on, PPI and Alt-Az displays aligned, and frequencies set, we handed over the radar to
the air traffic controllers (some of whom were prima donnas that sat back and observed
the entire assembly, and some who actually got their hands dirty helping – guess which
ones got the speediest assistance from us when something went wrong?) for flight check.
A genuine Air Force pilot would fly a genuine Air Force jet in a series of maneuvers
to validate that the surveillance and precision approach radars really knew where he
was in the sky. Our senior members tracked glide slope and azimuth positions of the
jet using a theodelite at the edge of the runway. That was the truly way-cool part.
Things never went smoothly.
So, after all that, we lower ranking peons would
also be assigned some menial additional task like guard duty, mess tent duty, cantonment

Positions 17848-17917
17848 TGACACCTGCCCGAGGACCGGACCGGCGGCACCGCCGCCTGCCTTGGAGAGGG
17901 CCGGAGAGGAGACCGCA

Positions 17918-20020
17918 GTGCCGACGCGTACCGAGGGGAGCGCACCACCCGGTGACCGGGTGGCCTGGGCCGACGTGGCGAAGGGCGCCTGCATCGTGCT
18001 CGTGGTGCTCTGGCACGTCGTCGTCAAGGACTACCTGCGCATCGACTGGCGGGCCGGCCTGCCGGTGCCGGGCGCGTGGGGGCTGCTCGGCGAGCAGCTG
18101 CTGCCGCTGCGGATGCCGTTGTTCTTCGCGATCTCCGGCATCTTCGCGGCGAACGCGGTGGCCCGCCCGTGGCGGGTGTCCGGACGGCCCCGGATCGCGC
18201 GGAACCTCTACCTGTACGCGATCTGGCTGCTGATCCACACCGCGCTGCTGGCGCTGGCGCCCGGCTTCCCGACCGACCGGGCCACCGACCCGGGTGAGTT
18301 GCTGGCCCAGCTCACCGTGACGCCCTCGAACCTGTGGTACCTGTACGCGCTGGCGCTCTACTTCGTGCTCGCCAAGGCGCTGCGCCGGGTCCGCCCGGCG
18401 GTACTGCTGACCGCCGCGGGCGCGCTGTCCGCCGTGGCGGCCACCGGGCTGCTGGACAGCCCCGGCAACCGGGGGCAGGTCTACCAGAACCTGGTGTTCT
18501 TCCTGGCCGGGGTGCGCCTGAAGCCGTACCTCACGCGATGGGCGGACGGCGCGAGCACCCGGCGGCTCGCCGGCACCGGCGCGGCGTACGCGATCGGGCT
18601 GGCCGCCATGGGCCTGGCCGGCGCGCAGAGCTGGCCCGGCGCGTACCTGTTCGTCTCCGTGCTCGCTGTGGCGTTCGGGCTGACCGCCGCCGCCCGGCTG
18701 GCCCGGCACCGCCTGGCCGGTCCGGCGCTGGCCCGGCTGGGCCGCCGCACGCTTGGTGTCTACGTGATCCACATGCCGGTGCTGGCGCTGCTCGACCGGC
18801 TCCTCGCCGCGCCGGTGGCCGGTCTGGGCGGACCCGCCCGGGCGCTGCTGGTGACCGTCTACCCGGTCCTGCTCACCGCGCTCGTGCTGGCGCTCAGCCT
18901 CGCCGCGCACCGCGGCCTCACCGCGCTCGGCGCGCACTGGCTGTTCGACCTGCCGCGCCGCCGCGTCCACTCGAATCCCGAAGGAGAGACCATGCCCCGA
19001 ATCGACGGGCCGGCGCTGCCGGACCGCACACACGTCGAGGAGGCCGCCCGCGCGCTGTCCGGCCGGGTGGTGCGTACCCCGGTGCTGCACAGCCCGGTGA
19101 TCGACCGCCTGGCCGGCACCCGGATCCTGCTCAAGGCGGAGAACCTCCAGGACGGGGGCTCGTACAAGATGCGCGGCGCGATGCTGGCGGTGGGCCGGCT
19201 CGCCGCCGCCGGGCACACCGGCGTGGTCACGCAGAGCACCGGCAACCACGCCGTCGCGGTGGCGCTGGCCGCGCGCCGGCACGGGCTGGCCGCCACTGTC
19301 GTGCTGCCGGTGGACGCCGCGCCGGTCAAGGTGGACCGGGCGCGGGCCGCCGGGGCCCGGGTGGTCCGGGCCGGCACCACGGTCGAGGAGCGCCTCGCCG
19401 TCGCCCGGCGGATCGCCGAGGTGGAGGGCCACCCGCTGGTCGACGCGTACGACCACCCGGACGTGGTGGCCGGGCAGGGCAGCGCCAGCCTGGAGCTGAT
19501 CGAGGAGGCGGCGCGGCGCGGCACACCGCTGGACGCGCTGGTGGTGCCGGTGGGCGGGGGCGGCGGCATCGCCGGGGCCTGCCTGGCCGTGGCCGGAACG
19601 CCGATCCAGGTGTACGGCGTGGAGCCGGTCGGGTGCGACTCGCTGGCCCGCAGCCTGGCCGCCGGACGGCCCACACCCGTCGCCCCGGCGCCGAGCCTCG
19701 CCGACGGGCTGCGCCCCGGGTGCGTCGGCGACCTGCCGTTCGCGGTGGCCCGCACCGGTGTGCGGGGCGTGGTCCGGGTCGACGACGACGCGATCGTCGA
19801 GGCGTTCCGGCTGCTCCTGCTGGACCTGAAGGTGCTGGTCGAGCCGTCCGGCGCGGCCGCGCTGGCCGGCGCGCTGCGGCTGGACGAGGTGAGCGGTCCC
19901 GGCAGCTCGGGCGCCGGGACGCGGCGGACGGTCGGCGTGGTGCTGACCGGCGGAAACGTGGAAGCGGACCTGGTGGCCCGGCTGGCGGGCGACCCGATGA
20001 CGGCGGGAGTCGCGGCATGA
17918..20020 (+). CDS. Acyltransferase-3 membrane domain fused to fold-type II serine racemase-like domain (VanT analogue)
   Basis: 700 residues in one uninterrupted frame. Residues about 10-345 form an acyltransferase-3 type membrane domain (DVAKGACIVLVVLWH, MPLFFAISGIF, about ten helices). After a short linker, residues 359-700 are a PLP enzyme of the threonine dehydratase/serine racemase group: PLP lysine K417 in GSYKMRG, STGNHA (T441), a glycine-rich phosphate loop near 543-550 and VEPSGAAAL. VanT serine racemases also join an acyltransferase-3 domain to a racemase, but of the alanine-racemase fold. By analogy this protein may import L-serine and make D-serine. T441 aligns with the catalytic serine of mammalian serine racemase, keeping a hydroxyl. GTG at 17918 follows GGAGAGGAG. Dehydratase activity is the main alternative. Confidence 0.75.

area trash collection, or in the case of this story (yes, I am back to the original
story), keeping the water buffalos filled with water. This water was used for showers,
fire fighting surplus, or for an occasional swim on very hot days. Well, that last use
was not really written in the official manual. A water buffalo, for the uninitiated,
is a huge water tank on wheels, with a rather large hatch in the top for which to fill
it with water. Our source was a nearby fire station, that was kind enough to allow us
to use their hydrants and hoses (I suspect that actually the government probably paid
them $10,000 per fill or some other ridiculous amount).
On one hot, sweltering
summer day, Don, Allen, and I decided that a nice dip in the cool water of the buffalo
would feel really good. So, we each jumped in, just once, and laughed at ourselves all
the way back to the field. The gate guards must have figured we were sweating really
profusely from working so hard.
That’s the story.
For a look at
our MPN-14 radar, please check out this page.
- Kirt Blattenberger